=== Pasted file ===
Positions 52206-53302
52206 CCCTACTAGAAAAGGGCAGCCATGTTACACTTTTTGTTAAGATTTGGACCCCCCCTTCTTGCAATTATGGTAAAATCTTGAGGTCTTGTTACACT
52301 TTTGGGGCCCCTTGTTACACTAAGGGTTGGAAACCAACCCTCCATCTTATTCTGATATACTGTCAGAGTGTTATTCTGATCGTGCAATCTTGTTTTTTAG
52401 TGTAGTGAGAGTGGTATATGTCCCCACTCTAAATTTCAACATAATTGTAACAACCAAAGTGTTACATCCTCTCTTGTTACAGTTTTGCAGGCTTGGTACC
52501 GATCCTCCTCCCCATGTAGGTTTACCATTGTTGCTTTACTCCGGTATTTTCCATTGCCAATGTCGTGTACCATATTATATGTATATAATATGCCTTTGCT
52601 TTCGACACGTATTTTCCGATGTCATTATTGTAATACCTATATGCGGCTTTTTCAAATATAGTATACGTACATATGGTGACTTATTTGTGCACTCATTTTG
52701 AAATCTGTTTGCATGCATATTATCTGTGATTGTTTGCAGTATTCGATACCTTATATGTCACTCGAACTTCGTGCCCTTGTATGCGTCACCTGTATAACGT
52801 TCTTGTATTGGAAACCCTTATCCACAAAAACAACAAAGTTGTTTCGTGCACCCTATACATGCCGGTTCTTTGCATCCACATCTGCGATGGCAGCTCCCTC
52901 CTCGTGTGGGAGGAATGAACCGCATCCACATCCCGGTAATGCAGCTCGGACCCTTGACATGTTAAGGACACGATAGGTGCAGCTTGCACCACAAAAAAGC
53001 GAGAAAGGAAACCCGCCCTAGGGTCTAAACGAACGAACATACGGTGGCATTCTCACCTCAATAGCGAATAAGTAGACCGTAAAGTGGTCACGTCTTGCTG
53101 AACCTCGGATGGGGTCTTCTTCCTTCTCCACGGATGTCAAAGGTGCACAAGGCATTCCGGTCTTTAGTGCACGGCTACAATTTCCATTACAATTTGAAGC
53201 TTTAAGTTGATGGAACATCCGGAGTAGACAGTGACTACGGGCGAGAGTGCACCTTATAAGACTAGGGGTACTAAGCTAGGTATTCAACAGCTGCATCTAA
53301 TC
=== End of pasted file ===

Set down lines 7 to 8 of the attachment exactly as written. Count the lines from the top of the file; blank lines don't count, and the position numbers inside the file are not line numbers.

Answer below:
52701 AAATCTGTTTGCATGCATATTATCTGTGATTGTTTGCAGTATTCGATACCTTATATGTCACTCGAACTTCGTGCCCTTGTATGCGTCACCTGTATAACGT
52801 TCTTGTATTGGAAACCCTTATCCACAAAAACAACAAAGTTGTTTCGTGCACCCTATACATGCCGGTTCTTTGCATCCACATCTGCGATGGCAGCTCCCTC